I have been sitting on these brunch with PZ pictures for what… months now? And I don’t know why, I think part of it might have to do with what can you say when you have a friend who comes to your house with a freshly baked loaf of super seedy bread and then helps you prepare brunch except #blessed?
But more seriously, I take my brunch very seriously.
Just this past weekend as I was stumbling out the door on Saturday morning for a waffles and ice-cream brunch, Mel, my apartment mate was all:
Mel: Do you brunch every weekend?
Me: *pause* Yes?
Mel: That’s cool.
Me: *in my head* That’s expensive.
Which is why, when the Singapore Martha Stewart (I need a shortform of this nickname) volunteered to bake bread to anchor Sunday brunch at my place, I + my flatmates + one (one of their boyfriends, that is) were enthusiastic about a) being cheap and b) eating some high quality stuff.
Here is PZ actually arranging the smoked salmon in a pleasing way, so as to enhance the taste.
We, the barbarians that we are, were happy to eat it off the foil it came on. But you know, this was cool too.
PZ aims to not buy bread in the shops anymore and instead wants to shift to only consuming the bread that she makes. I’m not sure why she wants to do this. Could it be because the bread we buy from the shops is full of weird additives that are giving us cancer? Possibly. Could it be because the bread she bakes is ludicrously tasty? More probably.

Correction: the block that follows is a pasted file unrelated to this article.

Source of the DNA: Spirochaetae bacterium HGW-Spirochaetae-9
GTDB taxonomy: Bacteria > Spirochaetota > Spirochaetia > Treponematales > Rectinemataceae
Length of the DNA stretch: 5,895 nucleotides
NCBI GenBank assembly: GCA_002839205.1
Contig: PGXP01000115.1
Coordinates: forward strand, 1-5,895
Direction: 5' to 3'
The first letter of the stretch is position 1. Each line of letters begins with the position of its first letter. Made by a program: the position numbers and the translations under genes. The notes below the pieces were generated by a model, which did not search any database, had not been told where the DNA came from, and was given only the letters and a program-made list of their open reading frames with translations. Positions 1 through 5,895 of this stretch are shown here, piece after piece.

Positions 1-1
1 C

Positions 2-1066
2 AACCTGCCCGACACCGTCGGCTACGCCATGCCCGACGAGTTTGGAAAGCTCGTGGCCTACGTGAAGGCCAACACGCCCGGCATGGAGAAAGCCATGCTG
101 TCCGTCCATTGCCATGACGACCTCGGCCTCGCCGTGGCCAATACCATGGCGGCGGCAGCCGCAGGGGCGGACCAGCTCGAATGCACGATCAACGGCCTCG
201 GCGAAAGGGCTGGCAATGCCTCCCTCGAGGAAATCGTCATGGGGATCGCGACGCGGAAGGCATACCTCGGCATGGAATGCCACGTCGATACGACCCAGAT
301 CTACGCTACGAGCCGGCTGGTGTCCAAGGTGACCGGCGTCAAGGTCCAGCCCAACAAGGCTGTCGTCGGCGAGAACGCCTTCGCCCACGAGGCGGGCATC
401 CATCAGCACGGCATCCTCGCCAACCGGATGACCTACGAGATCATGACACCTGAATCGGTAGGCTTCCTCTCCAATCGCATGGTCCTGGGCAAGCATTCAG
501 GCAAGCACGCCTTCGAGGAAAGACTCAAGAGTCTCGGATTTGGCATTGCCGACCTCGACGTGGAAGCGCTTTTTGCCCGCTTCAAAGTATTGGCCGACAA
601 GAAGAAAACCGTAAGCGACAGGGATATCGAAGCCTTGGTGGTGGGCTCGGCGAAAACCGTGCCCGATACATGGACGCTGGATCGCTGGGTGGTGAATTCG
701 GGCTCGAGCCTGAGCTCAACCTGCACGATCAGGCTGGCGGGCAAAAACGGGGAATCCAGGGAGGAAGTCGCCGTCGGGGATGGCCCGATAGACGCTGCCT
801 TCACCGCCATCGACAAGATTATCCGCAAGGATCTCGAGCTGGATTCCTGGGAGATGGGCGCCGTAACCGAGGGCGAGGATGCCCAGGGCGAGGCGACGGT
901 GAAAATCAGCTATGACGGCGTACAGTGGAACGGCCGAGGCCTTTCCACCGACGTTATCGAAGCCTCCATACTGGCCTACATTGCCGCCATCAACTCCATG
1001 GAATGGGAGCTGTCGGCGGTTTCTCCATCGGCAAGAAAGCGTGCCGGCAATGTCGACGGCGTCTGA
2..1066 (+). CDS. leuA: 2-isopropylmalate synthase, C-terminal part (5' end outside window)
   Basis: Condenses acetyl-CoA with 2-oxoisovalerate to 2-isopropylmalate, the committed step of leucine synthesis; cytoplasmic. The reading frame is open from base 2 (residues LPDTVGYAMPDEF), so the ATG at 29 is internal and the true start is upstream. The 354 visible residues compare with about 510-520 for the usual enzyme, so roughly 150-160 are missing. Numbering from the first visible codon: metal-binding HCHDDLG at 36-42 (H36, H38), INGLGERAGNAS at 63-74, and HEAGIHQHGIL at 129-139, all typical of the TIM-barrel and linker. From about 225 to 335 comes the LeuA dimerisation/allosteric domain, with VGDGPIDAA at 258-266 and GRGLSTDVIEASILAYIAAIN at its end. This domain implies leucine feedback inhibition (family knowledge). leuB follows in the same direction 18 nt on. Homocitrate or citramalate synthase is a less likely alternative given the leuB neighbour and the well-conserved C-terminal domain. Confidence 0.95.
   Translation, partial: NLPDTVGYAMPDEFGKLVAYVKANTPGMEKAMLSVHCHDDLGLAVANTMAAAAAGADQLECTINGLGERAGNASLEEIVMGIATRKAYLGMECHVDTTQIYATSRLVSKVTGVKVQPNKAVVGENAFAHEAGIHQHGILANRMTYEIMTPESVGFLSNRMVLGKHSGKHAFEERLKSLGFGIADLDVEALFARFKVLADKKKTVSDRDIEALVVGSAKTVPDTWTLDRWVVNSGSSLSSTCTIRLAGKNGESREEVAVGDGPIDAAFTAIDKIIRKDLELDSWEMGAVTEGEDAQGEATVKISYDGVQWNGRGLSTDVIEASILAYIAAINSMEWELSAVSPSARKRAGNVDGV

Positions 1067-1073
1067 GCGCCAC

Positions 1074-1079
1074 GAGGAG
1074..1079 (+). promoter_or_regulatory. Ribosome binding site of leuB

And remind me of a lazy Sunday that I want to get back to.
Oh! PZ kindly shared the recipe for the bread that she made (adapted from here):
Makes 1 loaf
48g whole wheat flour
28g dark rye flour
1g of salt
7g rye mother starter (100% hydration)
71g dark rye flour
43g dark rye flour
48g bread flour
2g instant yeast
64g toasted sesame seeds
1 egg white (for the egg wash)
14g of mixed sesame seeds and flaxseeds, for the topping
Prep the soaker and starter a day before you bake the bread.
In the morning, stir the soaker ingredients, cover and let it sit at room temperature till evening. Repeat with the starter ingredients in a separate bowl.
In the evening, mix the soaker and starter together with the final dough’s ingredients.
Knead for 1 to 2 minutes. Knead more vigorously for 4 minutes, and let it rest for 5 minutes.
Knead 1 more minute, and the dough should be somewhat sticky.
Place it in an oiled bowl, cover with cling wrap and keep it in the fridge overnight.
Take out the dough and let it sit at room temperature for 2 hours.
Stretch and fold the dough to shape it, and place the dough seam-side down.
Brush the exterior with egg white and roll the dough in the mixed seeds for topping.
Transfer the dough into the loaf pan and spray some olive oil on it. Cover and let it proof for 45 to 60 minutes, till it’s 150% in size.
Meanwhile, preheat the oven to 240C.
Place a ramekin of water on the bottom of the oven and position the rack in the middle.
When the dough is ready after proofing, bake at 240C for 10 minutes, then 220C for another 10 minutes, and 180C for the last 10 minutes. Let the bread cool completely before slicing.
*Not pictured: An impromptu blueberry crisp we made out of leftover blueberries which we served with vanilla Haagen-Dazs ice-cream. The pictures were too ugly to share and I didn’t really want to mess with the beauty above.